# 33 Bob Feller


This guy was amazing.

Granted, he was on the very edge of what could be considered My Generation.

But I didn’t want Bob to be left out.

In 12 games that he pitched, he allowed only one hit; twelve one-hitters.  Obviously, he was one pitch away from making those 12 one-hitters into no-hitters.  Those would have been added to his 3 no-hitters.  That would have been a total of 15 no hit ballgames.  Sheesh.

This paragraph, copied from Wikipedia sort of says it all:

 On Opening Day of the 2011 season, the Indians invited Feller’s widow, Anne, to present a silent first pitch. During pregame introductions, Cleveland players wore a No. 19 jersey in honor of Feller. For the entire 2011 season the players’ uniforms were outfitted with an outline of Feller’s pitching motion. The organization also made a permanent memorial of the press-box seat that Feller used in later life.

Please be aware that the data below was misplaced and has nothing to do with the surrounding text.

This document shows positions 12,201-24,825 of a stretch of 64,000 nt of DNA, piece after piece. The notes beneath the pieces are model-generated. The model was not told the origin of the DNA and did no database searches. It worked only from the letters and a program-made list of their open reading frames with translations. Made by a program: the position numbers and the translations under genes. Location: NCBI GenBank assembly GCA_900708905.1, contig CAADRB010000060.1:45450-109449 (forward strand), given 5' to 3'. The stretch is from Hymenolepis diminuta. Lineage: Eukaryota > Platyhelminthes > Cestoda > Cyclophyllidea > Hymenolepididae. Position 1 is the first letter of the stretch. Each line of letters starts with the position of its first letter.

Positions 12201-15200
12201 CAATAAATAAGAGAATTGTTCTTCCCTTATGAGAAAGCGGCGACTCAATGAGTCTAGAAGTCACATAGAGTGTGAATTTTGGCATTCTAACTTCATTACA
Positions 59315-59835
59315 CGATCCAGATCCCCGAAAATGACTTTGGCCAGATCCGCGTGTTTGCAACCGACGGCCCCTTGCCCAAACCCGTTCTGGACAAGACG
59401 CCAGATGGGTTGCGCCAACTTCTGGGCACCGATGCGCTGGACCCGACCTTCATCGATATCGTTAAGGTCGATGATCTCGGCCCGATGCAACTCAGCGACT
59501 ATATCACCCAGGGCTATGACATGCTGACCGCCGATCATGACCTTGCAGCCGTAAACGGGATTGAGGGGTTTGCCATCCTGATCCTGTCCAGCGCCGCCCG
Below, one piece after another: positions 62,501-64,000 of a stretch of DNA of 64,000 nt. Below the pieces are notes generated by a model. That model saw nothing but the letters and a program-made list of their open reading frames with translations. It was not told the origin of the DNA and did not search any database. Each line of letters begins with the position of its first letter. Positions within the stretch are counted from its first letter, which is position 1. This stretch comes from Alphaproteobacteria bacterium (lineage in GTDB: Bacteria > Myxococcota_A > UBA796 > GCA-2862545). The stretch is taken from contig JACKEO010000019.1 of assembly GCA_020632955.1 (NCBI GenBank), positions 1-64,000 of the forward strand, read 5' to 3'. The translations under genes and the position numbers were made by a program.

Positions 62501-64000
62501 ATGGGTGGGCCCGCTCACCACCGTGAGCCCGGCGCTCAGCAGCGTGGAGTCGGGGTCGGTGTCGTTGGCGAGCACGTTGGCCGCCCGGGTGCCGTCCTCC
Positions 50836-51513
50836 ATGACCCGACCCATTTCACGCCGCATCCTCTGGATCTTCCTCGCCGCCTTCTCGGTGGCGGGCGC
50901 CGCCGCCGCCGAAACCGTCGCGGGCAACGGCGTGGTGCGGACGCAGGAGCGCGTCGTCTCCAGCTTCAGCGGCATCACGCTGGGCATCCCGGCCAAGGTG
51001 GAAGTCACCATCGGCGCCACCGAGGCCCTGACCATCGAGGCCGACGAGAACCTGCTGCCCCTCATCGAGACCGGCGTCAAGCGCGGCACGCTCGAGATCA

Obviously this guy could pitch.  Cleveland has never had a lot of heroes, and certainly it is hard to find anyone with a greater Cleveland story than Bob Feller.

Feller was elected to the Hall of Fame on the first ballot.   He was named on more ballots than all but 3 other major league players, ever.  He was named in the top 40 baseball players of all time by the Sporting News list in 1999.   One can only imagine that his 266 career victories could only have been so much greater had he not missed 4 full seasons during World War II.   Sheesh.

So, maybe everyone west of Cleveland, and south of Cleveland and north of Cleveland, and younger than 60 years old have never heard of Bob Feller.

But SSOMG remembers Bob.  He retired in 1955.  SSOMG was only 2 at the time and never saw Bob in action, or saw his name in a box score.  But if you read the reports and believe the stories, Bob Feller was truly one of the greats. 

Maybe someday I will go to Cleveland and see a game or, more likely maybe not.

But I remember the stories I have read about Bob.  It seems like he played in those dark days, before the 1960’s the era that seems so much brighter. 

SSOMG certainly hopes to see much brighter days ahead for professional baseball.  I guess we will see…and hopefully soon.

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